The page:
My Last Day in the Flat Tops
This was my last day on my fishing trip to the White River, in fact this was two weeks ago today.
I woke up at 6:00 AM to the sound of heavy rain falling on the cabin’s tin roof. When I got up out of bed, my back hurt so badly, almost to the point that I couldn’t move. But I had to move, I had to take a pee, but every step was pure agony. My left leg was numb, and the sharp pain in my back was to the point that I almost can’t tolerate it any more. But since it was raining, and I love to sleep to the sounds of raindrops, I took that pee and lay back down to sleep. But I didn’t sleep, my back hurt too bad. I laid there in bed for two hours trying to sleep, but the sleep never came, only the pain. I’ve had this problem for a long time, and I couldn’t understand why it was so bad today. But whatever, I had to get up and go fishing, this was my last day.
I fished the White River upstream from the cabins near the bridge, in the rain. The storms had not moved completely out of the area, and the river was dark, the large boulders beneath my feet shaded by the clouds. The river was faster and deeper near the bridge, and walking in the river was much more difficult because the boulders were so big and I couldn’t see into the water more than a couple of feet. There was this thick rope tied onto the side of the bridge, and it went out into the river about 30 feet. I don’t know what was on the end of it, but it was something heavy enough to hold it in one place, with the rope taught and shaking from the violence of the current. It was kind of eerie looking, especially with the dark clouds still lingering.
I did really well there, catching three nice rainbows and four big white fish in less than two hours. The clouds blew out and it turned into a beautiful day, so I decided to head way upstream to one of my favorite places to fish on the White River. It is about 26 miles upstream from Ducey’s White River Resort where I was staying, and it was the first place I ever fished this river 14 years ago. The river is only about 15 miles into its existence at this place, so it is much smaller, yet much wilder as it borders the Flat Tops Wilderness area. It is more pocket fishing, finding holes below riffles or behind boulders, and there isn’t much room to cast as most of the river is lined with trees and bushes.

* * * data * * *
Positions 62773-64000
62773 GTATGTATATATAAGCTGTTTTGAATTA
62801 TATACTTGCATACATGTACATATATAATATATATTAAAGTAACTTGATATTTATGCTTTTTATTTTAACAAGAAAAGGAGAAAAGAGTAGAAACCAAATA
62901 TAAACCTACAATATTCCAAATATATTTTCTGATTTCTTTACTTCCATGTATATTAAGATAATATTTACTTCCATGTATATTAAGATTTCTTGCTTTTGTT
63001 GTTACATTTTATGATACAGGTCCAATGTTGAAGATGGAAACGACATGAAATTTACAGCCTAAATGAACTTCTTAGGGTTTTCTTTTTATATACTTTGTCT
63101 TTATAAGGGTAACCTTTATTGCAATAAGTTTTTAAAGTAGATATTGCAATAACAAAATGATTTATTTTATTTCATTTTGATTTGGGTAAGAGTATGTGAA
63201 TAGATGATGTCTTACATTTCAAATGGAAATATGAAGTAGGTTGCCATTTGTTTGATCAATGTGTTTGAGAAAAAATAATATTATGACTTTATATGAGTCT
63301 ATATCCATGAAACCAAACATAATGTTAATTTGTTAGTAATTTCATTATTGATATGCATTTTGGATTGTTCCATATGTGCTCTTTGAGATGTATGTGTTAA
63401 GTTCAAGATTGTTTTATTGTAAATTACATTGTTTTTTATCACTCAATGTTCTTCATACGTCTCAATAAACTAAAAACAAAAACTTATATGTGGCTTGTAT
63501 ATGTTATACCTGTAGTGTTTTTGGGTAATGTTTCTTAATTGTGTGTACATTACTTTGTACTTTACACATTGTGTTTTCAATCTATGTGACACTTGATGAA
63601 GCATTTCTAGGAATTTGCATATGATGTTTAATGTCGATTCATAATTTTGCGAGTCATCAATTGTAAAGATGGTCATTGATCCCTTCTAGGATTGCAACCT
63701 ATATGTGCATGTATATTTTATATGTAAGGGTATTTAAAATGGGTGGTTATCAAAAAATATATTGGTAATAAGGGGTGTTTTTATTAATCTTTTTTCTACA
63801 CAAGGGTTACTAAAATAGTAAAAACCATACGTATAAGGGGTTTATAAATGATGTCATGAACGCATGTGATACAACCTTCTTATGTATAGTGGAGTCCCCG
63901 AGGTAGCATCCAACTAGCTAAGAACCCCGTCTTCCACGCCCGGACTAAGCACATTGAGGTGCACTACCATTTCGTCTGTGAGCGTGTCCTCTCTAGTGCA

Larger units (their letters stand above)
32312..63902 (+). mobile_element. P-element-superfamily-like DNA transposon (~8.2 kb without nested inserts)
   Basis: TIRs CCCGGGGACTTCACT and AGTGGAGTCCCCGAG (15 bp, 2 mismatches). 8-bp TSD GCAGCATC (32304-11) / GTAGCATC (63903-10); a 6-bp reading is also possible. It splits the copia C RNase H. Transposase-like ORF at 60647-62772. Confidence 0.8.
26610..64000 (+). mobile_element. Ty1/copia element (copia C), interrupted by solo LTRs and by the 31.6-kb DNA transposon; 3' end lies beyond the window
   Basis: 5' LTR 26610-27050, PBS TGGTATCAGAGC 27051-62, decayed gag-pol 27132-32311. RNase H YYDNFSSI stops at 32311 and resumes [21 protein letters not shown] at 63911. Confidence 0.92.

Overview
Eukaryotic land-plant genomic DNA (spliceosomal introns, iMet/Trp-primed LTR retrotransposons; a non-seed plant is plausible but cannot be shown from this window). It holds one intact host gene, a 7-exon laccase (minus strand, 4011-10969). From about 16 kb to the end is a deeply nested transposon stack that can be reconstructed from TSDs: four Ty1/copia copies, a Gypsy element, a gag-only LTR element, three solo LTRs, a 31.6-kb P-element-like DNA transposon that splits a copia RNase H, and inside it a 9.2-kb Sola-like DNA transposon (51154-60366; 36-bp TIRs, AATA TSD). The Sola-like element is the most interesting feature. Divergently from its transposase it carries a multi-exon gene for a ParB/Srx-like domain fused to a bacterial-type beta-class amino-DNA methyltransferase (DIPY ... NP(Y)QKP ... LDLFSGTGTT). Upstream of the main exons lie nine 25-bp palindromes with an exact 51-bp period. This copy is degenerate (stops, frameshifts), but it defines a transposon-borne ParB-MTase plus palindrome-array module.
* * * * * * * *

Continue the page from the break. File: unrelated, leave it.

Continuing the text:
Pulling off the gravel road into the small clearing felt like going home again, or seeing an old friend. There wasn’t another soul in sight, and I anxiously put on my gear and headed into the river. The first place I went to is probably my favorite hole on the entire river. I have a picture on the wall in my house of me standing
there with Kyle when he was 6 years old. We are standing in about 18 inches of water, and Kyle is giving a fist pump after just releasing his first big white fish. I eased across the river to get to a gravel bar on the other side so I could approach the hole, which had a large tree over hanging the end of the run.
On my first drift through the fast water a big white fish slammed my flies and the fight was on. He kept trying to run towards the tree roots and rocks on the far side, but I steered him back towards me. Suddenly I heard a loud “snap,” and I didn’t know what it was. Playing the fish suddenly felt different and I looked at my Sage fishing rod to see that it had broken about three feet down from the tip.
I managed to get the fish in and release him, and then I just felt heartbroken. I know it’s only a fishing rod, but I have had that rod for 15 years, we have made a lot of wonderful memories together, but no more. I headed back to my truck to rig up another rod, and I put the Sage back into its canvas and leather Filson case for the
I went back and fished that stretch of the river for three hours, going to all of the spots that had been productive in the past. The fishing was excellent! I caught several rainbows, a brown, a few cut throats, and a few white fish. The challenge in that part of the river is navigating to the places to fish, crossing back and forth
across the river many times to get into position for short casts into holding areas. It was one of the best days of fishing I have had, partly because of where I was, and partly because I knew I would have to leave the next morning, so I was making the most of my last day.
I decided to head back to the truck late in the afternoon. After I put all of my gear away I sat in the bed of my truck and had an ice cold beer as I looked at the beautiful scenery around me. It is truly one of the most stunning places I have ever been to,
and is most definitely my favorite place on earth. As I sat there I thought about all the past trips to this place, all the people who have come with me, how Kyle had grown up coming to this wonderful place every year since he was 6, all of my hunting trips, just so many memories.
Finally it was time to head back to the cabin, and it felt kind of sad to drive away from that place, yet I was leaving with some great new memories. I drove west on County Road 8 as the sun began to fall behind the mountains to the west, igniting the low clouds in the sky into cotton balls of fire.